Effects of dexamethasone and high terrestrial altitude on cognitive performance and affect

J. B. Jobe, B. Shukitt-Hale, L. E. Banderet, P. B. Rock

Research output: Contribution to journalArticlepeer-review

12 Scopus citations


This study examined the effects of dexamethasone and exposure to high terrestrial altitude on cognitive performance, affect, and personality. Cognitive performance was evaluated by five cognitive tasks, affect was evaluated by the Clyde Mood Scale and the Multiple Affect Adjective Check List, and personality was examined using the Minnesota Multiphasic Personality Inventory. Sixteen healthy young men received either dexamethasone (4 mg every 6 h) (n = 7) or placebo (n = 9) for 34 h prior to and 52 h after ascent to 4,300 m. Subjects treated with dexamethasone correctly performed more computer interaction and addition problems than did placebo-treated subjects. They also were less sleepy, dizzy, depressed, and anxious than placebo-treated subjects at altitude. No adverse effects on cognitive performance, affect, or personality were noted after dexamethasone was discontinued on the third day at altitude. Results indicate that dexamethasone at the present dose positively influences cognitive performance and mood states at altitude, but has no residual effect on personality.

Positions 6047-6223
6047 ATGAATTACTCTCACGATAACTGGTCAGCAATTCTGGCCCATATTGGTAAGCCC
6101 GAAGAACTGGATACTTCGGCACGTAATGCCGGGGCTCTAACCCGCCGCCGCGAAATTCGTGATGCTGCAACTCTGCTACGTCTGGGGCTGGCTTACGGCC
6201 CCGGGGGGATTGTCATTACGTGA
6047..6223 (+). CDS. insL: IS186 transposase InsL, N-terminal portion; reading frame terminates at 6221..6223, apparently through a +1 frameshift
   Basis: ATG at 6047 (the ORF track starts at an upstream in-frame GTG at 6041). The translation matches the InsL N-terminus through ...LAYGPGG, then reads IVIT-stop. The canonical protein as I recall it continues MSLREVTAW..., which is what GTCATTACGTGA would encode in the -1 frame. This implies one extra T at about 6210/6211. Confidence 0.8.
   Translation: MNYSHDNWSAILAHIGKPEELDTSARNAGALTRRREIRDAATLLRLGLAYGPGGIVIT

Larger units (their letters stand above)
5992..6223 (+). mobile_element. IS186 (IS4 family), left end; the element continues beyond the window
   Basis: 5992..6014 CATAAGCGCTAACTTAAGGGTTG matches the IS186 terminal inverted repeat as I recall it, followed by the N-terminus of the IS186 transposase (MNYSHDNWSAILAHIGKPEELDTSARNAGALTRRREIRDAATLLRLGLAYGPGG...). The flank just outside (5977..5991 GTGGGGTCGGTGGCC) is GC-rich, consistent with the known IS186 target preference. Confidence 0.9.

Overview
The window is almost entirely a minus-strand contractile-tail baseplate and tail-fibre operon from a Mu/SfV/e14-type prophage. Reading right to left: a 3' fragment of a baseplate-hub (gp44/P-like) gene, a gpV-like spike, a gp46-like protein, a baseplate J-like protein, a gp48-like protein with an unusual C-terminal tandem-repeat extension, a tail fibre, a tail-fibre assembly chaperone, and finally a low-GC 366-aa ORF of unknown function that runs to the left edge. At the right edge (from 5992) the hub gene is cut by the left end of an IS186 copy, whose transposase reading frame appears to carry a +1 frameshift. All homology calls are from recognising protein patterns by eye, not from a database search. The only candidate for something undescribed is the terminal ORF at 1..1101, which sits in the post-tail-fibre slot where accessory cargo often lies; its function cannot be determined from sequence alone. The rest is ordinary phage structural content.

Original languageEnglish
Pages (from-to)727-732
Number of pages6
JournalAviation Space and Environmental Medicine
Issue number8
StatePublished - 1991


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